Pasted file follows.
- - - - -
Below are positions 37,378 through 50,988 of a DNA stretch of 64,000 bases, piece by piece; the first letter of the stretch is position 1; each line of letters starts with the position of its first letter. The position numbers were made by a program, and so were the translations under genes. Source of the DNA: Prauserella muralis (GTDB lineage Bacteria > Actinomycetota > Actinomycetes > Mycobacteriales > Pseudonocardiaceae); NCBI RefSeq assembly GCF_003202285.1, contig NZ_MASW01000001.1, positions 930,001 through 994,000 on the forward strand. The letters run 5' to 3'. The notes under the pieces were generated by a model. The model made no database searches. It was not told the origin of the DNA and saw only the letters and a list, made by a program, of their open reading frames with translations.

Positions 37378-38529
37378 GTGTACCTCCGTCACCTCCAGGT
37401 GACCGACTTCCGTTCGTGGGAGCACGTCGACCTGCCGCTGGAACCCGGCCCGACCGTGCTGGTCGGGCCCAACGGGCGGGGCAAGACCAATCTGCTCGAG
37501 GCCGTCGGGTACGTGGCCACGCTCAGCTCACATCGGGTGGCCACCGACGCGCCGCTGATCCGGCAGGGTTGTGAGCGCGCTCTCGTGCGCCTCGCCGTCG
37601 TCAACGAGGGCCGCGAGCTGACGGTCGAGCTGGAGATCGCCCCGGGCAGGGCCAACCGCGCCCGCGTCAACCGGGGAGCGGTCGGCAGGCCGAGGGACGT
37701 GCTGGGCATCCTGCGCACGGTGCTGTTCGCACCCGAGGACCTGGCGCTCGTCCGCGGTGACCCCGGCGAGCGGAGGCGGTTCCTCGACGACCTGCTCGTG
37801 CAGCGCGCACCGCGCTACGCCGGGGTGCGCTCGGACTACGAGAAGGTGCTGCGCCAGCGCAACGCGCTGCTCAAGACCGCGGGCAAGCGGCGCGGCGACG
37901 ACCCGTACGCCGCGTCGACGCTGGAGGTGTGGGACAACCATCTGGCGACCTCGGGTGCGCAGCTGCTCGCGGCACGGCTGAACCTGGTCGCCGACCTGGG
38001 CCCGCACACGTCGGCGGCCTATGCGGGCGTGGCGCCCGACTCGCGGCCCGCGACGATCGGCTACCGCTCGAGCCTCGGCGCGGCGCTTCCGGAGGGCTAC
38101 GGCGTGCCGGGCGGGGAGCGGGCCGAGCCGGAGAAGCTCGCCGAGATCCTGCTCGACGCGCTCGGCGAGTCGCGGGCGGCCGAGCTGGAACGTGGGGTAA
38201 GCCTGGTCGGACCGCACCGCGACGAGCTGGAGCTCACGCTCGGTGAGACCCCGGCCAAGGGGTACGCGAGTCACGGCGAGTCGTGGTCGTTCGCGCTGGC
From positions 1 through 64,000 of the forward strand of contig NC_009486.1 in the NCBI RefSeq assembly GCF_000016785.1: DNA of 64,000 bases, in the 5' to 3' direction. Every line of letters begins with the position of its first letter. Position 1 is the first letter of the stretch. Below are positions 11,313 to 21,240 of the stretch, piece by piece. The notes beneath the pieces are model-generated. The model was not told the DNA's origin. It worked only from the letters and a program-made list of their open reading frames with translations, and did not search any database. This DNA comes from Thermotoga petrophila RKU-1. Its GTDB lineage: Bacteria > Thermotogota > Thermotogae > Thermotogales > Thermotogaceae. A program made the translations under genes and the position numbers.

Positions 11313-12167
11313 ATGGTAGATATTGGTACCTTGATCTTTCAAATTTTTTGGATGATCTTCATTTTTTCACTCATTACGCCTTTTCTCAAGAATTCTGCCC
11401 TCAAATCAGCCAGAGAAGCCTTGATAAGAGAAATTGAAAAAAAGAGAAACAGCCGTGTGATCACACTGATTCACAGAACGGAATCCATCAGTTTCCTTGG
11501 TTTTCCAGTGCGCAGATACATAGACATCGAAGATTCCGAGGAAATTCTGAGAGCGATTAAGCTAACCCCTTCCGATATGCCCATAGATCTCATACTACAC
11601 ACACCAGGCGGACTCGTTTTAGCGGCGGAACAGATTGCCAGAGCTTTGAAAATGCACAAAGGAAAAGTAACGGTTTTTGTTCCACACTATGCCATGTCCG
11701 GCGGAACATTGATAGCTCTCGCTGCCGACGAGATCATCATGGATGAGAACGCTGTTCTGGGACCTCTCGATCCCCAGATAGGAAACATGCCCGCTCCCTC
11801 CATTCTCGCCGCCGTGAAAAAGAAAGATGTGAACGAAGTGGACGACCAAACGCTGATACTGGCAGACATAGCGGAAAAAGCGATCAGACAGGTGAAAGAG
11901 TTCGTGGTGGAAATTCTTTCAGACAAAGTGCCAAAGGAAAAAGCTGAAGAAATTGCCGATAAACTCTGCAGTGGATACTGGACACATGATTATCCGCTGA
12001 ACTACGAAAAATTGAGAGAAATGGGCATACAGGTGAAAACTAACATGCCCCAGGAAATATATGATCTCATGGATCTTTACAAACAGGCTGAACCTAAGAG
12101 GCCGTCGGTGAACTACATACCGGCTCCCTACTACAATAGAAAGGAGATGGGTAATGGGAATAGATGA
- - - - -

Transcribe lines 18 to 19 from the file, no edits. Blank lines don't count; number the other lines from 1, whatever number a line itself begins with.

11601 ACACCAGGCGGACTCGTTTTAGCGGCGGAACAGATTGCCAGAGCTTTGAAAATGCACAAAGGAAAAGTAACGGTTTTTGTTCCACACTATGCCATGTCCG
11701 GCGGAACATTGATAGCTCTCGCTGCCGACGAGATCATCATGGATGAGAACGCTGTTCTGGGACCTCTCGATCCCCAGATAGGAAACATGCCCGCTCCCTC